The artist Julia Theek is currently present in two places. Pictures of her now completed airbrush cycle “Prussian Palaces” can be seen in the exhibition “Prussian Spring II” of the Sehmsdorf Gallery and in the Villa of the MBS.
Theek’s way of using the airbrush technique, an “art of the street,” for her paintings is unusual. She brings fascinating architectural views into new, contemporary forms of design. The granddaughter of Potsdam painter Paul August and a native of Potsdam says ambiguously of herself: “I learned to walk in Sanssouci Park. There at the buildings in the park, my grandfather gave me the pleasure of getting to know architecture in detail with a pencil and setting accents on paper.” He opened her eyes, taught his perspective. Listening to her, the grandfatherly influence on her life’s path to art clearly crystallizes. Paul August was one of the few painters commissioned by Potsdam’s city government after the war to paint the city’s ruins. He turned his back on Potsdam’s center when the palace was demolished and turned increasingly to Sanssouci. “He always vehemently defended the uniqueness of this northern German baroque building,” Julia Theek recalls. Now the palace is being rebuilt. Understandably, she became involved in the publication of the 2008 charity art calendar to benefit the restoration of the Minerva figure in Potsdam’s City Palace. Her donation painting “The Peace Offering” was auctioned off for 1700 euros.
When the artist, born in 1966, talks about her work, she radiates a dazzling energy. Mixed media with acrylic and airbrushed inks are her trademark. “I don’t come from the graffiti scene, but the technique excited me. That had also appealed to her, at the time with “the tough motorcycle guys in leather gear in a Neuköllner Hinterhofbude” airbrush technique with spray epitols eklären. Similar to the woodcut, a separate filigree stencil must be cut for each color. From the10 – 15 part stencil sets can then be sprayed up to six different works.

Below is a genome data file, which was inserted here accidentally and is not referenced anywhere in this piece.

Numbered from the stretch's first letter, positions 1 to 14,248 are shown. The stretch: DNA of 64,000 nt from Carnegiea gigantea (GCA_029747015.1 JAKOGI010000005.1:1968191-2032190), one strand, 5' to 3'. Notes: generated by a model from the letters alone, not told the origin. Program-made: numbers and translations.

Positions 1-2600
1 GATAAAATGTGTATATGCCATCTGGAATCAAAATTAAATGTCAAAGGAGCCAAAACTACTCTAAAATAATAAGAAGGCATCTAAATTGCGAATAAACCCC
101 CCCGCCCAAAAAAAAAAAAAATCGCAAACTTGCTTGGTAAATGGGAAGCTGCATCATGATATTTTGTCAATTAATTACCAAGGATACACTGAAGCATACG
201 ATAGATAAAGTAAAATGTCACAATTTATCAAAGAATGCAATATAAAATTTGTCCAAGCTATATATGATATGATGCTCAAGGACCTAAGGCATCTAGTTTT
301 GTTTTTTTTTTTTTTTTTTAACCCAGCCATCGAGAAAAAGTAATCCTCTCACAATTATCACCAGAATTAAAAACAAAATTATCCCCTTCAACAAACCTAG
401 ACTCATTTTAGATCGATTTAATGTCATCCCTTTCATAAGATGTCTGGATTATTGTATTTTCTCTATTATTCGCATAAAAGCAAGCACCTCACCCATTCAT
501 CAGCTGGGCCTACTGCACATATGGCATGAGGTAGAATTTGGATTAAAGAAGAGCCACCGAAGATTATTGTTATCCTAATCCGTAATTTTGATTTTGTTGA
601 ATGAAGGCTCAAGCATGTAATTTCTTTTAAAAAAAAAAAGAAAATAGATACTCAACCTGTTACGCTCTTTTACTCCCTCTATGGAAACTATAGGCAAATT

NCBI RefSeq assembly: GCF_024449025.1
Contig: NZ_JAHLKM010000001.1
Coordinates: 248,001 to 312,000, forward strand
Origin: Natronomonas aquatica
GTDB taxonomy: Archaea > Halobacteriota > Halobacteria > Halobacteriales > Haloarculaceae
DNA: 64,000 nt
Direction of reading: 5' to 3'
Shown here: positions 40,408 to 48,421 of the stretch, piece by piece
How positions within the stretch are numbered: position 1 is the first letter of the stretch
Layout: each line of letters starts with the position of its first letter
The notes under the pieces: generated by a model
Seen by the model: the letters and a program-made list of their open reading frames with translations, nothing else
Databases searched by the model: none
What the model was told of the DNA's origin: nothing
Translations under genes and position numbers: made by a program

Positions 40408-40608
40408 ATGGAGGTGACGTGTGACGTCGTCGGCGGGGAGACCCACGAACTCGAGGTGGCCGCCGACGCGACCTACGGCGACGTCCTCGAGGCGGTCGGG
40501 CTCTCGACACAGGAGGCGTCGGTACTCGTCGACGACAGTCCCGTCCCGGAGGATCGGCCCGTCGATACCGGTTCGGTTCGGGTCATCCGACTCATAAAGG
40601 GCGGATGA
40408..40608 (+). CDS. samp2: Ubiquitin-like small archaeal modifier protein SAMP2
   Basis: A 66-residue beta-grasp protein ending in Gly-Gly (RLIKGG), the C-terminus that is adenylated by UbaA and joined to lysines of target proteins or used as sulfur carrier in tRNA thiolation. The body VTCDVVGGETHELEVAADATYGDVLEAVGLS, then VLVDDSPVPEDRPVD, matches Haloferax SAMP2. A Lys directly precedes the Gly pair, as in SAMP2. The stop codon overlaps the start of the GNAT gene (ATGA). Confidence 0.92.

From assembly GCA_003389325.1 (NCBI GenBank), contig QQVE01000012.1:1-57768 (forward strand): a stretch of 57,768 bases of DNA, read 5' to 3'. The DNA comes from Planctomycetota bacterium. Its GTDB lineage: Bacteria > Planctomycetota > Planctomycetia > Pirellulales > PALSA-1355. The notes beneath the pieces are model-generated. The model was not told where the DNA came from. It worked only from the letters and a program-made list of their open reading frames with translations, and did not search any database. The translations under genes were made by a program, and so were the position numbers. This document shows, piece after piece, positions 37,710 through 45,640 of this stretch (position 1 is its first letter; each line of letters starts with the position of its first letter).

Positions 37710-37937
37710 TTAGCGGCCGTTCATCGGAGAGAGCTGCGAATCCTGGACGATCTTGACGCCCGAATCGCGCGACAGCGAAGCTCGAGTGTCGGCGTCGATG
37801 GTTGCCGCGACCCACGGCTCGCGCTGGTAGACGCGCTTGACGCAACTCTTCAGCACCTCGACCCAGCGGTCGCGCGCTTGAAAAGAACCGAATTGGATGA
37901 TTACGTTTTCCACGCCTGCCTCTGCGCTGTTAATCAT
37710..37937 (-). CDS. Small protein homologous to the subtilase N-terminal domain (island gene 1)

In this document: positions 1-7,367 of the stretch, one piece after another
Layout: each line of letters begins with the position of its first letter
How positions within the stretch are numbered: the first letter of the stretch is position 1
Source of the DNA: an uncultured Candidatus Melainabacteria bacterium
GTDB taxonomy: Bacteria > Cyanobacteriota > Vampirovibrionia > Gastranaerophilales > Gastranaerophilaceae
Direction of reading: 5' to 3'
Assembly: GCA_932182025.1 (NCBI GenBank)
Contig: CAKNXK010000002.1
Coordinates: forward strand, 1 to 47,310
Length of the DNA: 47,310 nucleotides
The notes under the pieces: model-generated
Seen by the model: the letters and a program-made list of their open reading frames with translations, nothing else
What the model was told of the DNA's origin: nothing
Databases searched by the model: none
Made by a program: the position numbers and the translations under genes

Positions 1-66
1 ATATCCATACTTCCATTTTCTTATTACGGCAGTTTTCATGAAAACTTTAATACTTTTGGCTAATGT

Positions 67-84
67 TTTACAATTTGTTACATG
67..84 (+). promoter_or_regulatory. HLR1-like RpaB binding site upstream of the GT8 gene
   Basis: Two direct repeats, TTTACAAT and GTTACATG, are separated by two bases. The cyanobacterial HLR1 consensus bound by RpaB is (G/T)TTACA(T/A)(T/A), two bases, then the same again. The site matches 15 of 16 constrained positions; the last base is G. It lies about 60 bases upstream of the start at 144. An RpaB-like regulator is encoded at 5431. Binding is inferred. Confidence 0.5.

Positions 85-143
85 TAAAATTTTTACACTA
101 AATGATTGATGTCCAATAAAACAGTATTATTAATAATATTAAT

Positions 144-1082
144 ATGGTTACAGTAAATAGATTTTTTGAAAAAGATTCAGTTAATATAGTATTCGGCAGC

Julia Theek has been exhibiting since 1988, including in 1992 at “37 Räume” in Berlin’s Auguststraße, an exhibition that has since become part of recent art history. Since the mid-90s, she has increasingly turned to film. She has produced cultural documentaries, music videos and art films. She likes to combine her works with art historical themes. The latest picture under the title “Luise – Bilderbogen update 2008” is currently her favorite work and can be seen in the Sehmsdorf Gallery. As a model she studied many contemporary portraits of Luise. Above all, she took her cue from the death mask. “My depiction is a very contemporary interpretation of Luise as a romantic woman, as an opponent of Napoleon, and finally as a matured queen,” the artist said.
She designed an art book for the “Prussian Palaces” series. The palaces she depicted are not to be found in reality, have long since been torn down or were never built. Incidentally, the only “Prussian Palace” actually so named stood in Cairo. Her chosen Reichstag design á la Antonio Gaudi was never built. And Oranienburg Palace she painted as a chemical factory where aniline dyes and stearin candles were once developed.